SA Government LogoState Library of South Australia logoWooden Walls and Iron Sides heading
SA Memory. South Australia past and present, for the future




Navy in South Australia

The navy in South Australia

While under the terms of the British Parliament Colonial Defence Act of 1865, it was possible for any British colony to establish a navy, South Australia did nothing about it until 1882.  In the interim it would continue to rely on the protection of the Royal Navy's Australian Station.

There was however a growing recognition that a raider, either private or a foreign national, could bombard or blockade a port, and demand a ransom. It was suggested that forts should be constructed along the coast of Adelaide, and by October 1880 Fort Glanville was operational. Fort Glanville was manned for the first 18 months on a part-time basis, until the formation of the South Australian Permanent Military Force in mid 1882. Fort Largs, some distance to the north along the coast was operating by April 1884. The third coastal fort, planned for Glenelg, was never built.  However the guns which were purchased for it were eventually mounted at Fort Largs in 1888, thereby giving this fort more firepower than the larger Fort Glanville.

Meanwhile following the 'Russian scare' of 1876/77, two men were sent out from England to discuss the defence of the colonies with their governments. It was recommended that the colonies acquire gunboats or torpedo boats and man these with locally recruited men. This would protect the major ports. WFD Jervois was one of these men, and later as governor of South Australia would continue to push this position in the report.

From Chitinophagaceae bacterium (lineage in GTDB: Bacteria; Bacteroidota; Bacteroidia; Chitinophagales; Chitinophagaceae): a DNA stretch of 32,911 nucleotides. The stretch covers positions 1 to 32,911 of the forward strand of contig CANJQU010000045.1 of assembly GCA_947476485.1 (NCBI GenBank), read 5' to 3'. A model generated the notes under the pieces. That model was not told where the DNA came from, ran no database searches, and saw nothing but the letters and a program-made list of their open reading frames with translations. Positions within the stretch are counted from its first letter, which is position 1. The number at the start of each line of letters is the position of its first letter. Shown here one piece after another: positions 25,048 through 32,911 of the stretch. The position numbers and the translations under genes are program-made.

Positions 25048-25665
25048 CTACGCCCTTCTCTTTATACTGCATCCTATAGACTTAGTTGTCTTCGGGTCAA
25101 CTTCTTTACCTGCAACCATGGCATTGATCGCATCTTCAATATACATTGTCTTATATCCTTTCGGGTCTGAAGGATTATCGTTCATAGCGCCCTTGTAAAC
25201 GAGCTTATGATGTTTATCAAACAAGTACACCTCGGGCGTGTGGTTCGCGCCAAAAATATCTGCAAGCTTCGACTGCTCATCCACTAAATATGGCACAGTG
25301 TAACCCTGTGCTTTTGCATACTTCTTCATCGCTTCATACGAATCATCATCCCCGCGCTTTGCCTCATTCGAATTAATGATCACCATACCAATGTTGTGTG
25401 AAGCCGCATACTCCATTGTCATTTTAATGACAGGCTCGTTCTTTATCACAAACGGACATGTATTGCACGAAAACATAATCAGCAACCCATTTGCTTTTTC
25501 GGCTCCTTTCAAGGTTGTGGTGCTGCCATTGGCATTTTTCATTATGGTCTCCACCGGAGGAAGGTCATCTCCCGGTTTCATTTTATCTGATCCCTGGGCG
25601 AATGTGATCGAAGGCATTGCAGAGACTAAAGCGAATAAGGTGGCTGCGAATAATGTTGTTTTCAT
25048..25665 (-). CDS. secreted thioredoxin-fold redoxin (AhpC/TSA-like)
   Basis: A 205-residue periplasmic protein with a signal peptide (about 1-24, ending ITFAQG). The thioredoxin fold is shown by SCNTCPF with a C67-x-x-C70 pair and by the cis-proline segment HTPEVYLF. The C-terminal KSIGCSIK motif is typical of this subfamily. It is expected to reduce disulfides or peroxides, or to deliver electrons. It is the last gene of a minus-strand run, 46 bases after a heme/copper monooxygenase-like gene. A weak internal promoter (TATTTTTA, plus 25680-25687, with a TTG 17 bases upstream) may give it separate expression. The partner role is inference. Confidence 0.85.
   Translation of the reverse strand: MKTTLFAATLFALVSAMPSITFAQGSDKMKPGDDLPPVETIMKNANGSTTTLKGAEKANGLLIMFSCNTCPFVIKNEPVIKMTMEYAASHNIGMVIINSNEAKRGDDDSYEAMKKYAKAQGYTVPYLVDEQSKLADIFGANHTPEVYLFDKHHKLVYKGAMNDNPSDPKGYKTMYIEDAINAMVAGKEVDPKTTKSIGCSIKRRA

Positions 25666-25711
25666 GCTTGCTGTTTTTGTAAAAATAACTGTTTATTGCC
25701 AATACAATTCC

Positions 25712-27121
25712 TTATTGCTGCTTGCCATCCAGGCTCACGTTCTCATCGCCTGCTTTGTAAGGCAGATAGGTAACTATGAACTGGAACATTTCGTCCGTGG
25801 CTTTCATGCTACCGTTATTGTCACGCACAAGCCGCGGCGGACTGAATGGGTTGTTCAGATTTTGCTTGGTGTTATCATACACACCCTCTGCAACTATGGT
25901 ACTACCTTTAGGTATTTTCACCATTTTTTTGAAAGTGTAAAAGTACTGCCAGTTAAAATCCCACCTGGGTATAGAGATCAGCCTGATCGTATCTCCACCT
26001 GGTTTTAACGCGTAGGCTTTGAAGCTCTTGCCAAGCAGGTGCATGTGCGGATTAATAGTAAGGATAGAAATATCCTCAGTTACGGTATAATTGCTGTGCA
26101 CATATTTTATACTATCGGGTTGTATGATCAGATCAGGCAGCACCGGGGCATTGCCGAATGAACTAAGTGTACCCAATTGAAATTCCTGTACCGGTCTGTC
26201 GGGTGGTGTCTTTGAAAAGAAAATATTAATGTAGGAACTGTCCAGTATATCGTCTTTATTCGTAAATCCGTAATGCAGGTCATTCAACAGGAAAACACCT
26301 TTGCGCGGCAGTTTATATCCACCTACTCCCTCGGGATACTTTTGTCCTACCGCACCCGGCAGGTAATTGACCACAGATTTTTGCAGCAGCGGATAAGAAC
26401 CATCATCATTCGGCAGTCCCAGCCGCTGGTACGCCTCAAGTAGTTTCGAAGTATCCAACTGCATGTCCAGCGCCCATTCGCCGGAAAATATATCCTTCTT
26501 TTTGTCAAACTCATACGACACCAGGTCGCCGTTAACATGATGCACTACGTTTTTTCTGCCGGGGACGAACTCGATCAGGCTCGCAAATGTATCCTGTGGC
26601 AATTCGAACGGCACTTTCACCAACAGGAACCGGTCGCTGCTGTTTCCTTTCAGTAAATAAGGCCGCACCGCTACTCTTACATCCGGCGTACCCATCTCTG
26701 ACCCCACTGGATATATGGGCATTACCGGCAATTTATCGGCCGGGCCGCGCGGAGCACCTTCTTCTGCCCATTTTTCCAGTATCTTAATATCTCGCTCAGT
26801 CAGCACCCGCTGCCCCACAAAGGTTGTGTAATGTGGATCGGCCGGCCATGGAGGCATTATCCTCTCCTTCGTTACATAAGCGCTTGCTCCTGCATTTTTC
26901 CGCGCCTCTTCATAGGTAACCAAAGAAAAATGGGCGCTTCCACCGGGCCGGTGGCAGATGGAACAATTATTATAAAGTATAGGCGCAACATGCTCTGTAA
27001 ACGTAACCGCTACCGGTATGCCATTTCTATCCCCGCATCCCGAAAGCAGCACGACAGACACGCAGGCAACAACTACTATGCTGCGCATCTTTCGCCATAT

Finally after the appropriate legislation had been passed, in November 1882, a contract was signed for the construction of a vessel designed for use in the South Australian gulf waters, and sufficiently well armed to engage most 'anticipated' commerce raiders.

In 1884 the Naval Discipline Act was passed which brought into being the Naval Forces of South Australia (under the terms of the 1865 Colonial Defence Act.) HMCS Protector, as the vessel was named underwent sea trials in June 1884, and arrived at Port Adelaide 30 September 1884 to an enthusiastic welcome.

Generally described as a cruiser, built of steel, Protector displaced 920 tons. It was 188 feet long, beam 30 feet, powered with coal fired boilers and engines capable of developing 1640 hp.  She had twin screws, and reached an average 14½ knots during sea trials. For her size she was a heavily armed ship, with one 8-inch, 12 ton breech loading gun, five 6-inch, four ton guns - two on each broadside and the other on the stern. There were also five, 10-barrel Gatling guns. The 8-inch gun had an extreme range of 7,500 yards with a shell of 180 pounds.

Further reading:

Pennock, Robin A warship for South Australia Blackwood, S.A. R. Pennock,  2000

Parsons, Ronald, The Navy in South Australia Lobethal, S.A.: R.H. Parsons, 1974

Parsons, Ronald, Southern passages: a maritime history of South Australia Netley, S. Aust.: Wakefield Press, 1986

Gunboat The Protector
View item details
Add To My SA Memory

Items 1 - 1 of 1


Navigation

Home

About SA Memory

Explore SA Memory

SA Memory Themes

Search

My SA Memory

Learning

What's on

Contributors